When I was in high school life was relatively idyllic for me. The summer of ’69 I was between my freshman and sophomore year of high school. I felt like I was on top of the world.
You see, the summer before(that means summer of ’68) my family had moved to a new town. I had been heartbroken because we moved right after I had just finished 8th grade~we had a lovely graduation ceremony. I was so attached to my grade school, my grade school teachers, and my friends. I had been looking forward to going on to high school with them. We had plans….you know how it is, you ALWAYS have plans!
Anyway, in the new town I made new friends. I met my friend Kathy, she is two years younger than I am. We are still in touch with upon occasion. I loved my new school and made friends there as well. I joined the debate team, the yearbook, and some other fun clubs that I have since forgotten. In January I tried out for the spring play, The Adventures of Tom Sawyer. To my utter surprise, I was chosen to play the role of Becky Thatcher. I had so much fun at rehearsals and in the performances. It opened doors to a lot more friends for me~and everyone was so nice. The performances were right at the end of the school year, so we all made plans for the summer~to gather at the town pool and all that teen-age stuff.
There were so many classes that I wanted to take for my sophomore year that I decided to take Biology during the summer. Despite my lack of ‘science ability’ I really loved this class. The teacher was excellent. His best friend was the curator of the Natural History Museum at the University of MN. He came and visited our class a couple of times and brought in all kinds of things from his expeditions. One time he brought in a live tarantula and a live python. Since I have 2 brothers that were always dragging bugs and snakes home, I was fascinated, not frightened. We dissected all kinds of things during the course of the summer. I did well in the class, because I could focus ALL of my brainpower on just the one class. It was a great way for me to tackle science.
One of my treasured memories from taking summer school was that my birthday (for the only time in my life) fell on a school day. some of my classmates decorated my locker, and gave me a little bottle of bubbles and a squirt gun. I was so delighted and touched. I know, 15 years old and playing with bubbles and a squirt gun? Yep—it fit perfectly with my kazoo!!
We went on two field trips—both smelly, but only one bothered me. We went to a fish hatchery—which was very cool and kind of smelly. We also went to a sewage treatment plant. We saw the sludge rolling off of these enormous horizontal barrels that were about 10 feet in the air. The guys that worked in that section were sitting right there at tables nearby, eating lunch. Boy oh boy, it was one of those times i literally almost tossed my cookies! I got home for lunch that day—and mom had made braunshweiger sandwiches. To me it looked like the sludge, although normally those sandwiches were some of my favorites. My mom made the rare decision to let me eat something else!!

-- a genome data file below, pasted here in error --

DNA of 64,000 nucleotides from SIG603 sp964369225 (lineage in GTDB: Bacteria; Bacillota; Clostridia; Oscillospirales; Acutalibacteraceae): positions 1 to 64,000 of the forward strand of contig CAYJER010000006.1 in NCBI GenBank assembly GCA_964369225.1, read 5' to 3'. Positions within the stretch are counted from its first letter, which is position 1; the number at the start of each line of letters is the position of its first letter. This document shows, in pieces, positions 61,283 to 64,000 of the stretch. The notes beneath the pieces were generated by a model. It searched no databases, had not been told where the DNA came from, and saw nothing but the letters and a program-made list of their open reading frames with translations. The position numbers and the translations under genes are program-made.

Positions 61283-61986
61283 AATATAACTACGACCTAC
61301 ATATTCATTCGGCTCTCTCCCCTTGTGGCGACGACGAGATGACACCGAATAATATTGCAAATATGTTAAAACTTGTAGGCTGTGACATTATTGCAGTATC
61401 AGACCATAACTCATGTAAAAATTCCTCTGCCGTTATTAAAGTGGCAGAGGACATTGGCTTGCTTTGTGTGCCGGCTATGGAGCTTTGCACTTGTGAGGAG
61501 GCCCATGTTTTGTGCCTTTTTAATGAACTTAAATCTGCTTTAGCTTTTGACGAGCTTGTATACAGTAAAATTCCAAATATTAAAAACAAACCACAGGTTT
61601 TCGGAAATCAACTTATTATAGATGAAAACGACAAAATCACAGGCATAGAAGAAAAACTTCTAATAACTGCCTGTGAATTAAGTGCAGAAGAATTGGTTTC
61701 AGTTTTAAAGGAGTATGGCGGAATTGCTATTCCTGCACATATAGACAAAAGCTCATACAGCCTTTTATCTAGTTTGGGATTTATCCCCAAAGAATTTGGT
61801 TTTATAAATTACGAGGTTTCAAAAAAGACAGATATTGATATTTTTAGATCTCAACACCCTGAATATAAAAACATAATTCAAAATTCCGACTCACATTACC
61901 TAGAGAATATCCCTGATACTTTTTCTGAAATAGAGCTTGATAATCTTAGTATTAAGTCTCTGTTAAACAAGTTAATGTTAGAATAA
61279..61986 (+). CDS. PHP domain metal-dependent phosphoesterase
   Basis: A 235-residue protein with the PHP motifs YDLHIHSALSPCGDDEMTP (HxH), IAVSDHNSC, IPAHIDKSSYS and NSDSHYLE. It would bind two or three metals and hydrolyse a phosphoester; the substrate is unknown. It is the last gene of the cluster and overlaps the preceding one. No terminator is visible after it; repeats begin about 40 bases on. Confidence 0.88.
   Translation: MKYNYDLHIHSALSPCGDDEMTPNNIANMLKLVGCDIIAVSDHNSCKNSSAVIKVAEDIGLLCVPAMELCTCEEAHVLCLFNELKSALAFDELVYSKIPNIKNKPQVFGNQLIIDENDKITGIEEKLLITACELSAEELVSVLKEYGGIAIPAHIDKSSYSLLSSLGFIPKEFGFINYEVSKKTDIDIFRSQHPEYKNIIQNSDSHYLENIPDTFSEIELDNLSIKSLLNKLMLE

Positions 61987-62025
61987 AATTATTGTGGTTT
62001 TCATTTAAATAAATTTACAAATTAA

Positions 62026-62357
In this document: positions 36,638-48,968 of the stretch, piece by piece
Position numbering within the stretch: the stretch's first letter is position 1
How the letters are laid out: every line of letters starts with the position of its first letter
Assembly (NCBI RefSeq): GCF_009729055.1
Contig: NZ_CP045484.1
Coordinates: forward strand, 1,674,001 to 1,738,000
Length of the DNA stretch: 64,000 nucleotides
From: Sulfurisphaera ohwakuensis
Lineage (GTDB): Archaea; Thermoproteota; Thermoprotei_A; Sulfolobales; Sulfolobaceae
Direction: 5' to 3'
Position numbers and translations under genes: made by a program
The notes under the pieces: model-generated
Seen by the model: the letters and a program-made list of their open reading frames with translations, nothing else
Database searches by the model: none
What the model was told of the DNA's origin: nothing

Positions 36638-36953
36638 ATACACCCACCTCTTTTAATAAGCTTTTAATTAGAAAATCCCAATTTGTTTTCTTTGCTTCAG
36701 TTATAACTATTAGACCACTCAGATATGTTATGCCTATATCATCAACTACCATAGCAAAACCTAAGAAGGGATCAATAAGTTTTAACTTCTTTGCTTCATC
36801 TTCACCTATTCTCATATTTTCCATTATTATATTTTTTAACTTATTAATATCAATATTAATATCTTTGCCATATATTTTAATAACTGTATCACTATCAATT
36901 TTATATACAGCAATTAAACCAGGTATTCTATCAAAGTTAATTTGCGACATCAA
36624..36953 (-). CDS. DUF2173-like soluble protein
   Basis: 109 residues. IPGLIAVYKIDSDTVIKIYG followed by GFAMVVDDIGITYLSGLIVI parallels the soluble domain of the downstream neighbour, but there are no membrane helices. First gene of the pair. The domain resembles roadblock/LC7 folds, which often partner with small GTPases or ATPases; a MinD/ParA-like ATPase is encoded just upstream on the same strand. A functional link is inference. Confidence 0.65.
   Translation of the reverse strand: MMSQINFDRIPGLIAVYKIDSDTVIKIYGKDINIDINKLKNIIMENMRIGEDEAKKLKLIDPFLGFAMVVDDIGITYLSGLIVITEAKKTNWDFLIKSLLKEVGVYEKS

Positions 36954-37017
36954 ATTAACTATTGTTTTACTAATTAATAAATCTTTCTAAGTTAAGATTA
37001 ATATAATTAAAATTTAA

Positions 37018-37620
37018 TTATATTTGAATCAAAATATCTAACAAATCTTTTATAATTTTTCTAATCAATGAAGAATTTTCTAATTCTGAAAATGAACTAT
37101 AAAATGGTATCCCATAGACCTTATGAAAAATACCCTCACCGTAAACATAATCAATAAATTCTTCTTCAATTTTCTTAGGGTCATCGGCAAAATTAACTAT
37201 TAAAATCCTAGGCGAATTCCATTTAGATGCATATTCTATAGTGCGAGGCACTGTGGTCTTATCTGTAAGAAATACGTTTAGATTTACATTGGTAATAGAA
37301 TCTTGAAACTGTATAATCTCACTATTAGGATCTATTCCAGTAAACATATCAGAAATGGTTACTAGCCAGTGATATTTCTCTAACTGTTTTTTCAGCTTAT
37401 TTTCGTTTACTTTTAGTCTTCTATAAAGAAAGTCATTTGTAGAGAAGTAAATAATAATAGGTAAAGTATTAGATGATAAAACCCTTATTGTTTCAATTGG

On those field trips by bus, the driver always had the radio on, and tuned to the grooviest AM radio station in town. That summer, some of the big hits were: Abraham, Martin, and John; In the Year 2525; Turn Around, Look at Me; Dream a Little Dream of Me; The Age of Aquarius; and Classical Gas. There were many other hits as well. but those particular songs were always on the radio during or field trips. Whenever I hear those songs, I am immediately transported back to that summer.
That also was the summer we landed on and walked on the moon for the first time. Those of a certain age remember what heroes and bigger than life guys the astronauts were—and how glued to our TV sets we were every time a rocket went up. Summer of ’69 was the biggest of all. We gaped at our sets as Armstrong stepped off the ladder and onto the moon (July 20, 1969 at around 10PM in MN). We were astounded. We just couldn’t take our eyes off of them. Then, my brothers and I ran out into our front yard and hollered and waved at the moon–trying so hard to see if we could see them. There we were, after 10 at night in our front yard in MN—cheering and baying at the moon. Waving at Neil Armstrong and Buzz Aldrin, and trying to see Michael Collins orbiting the moon. We were full of dreams, hope, idealism…..I can almost smell it when I think of those times. So when I hear a snippet of The Age of Aquarius, or of Abraham, Martin, and John, I know for a fact. I didn’t dream it, it wasn’t a movie. I dreamed, I hoped. I became involved in the process. I rejoiced at new discoveries, and new visions and change.
A few weeks later in NY was the musical event called Woodstock. I was not aware of it at the time, but the music certainly hit the radio airwaves forever after! As a country that summer, we had times of great, great joy—even in the midst of the country torn apart by protest and division. We will again. There is reason to hope and reason to rejoice….I say this despite the many societal things that I believe are to our detriment. I say it despite the phase we seem to be going through as a society where it is acceptable to bully, humiliate and marginalize. There are many who agree with me. We stand shoulder to shoulder in the fray~we will not give up. He Ain’t Heavy He’s My Brother is more than just a song to us.
On the other side of this arduous time is a mountaintop so glorious that it will make you weep with joy. It will make you know the climb IS worth it. So as you make your way through the summer months, may you know with all certainty: it is okay to dream a little dream. When we stand up to bullies, and don’t back down, they can no longer make us tremble and quake.
I am hoping that my students that are going to summer school will build some cherished memories of their own….and that they will have their own forever memories.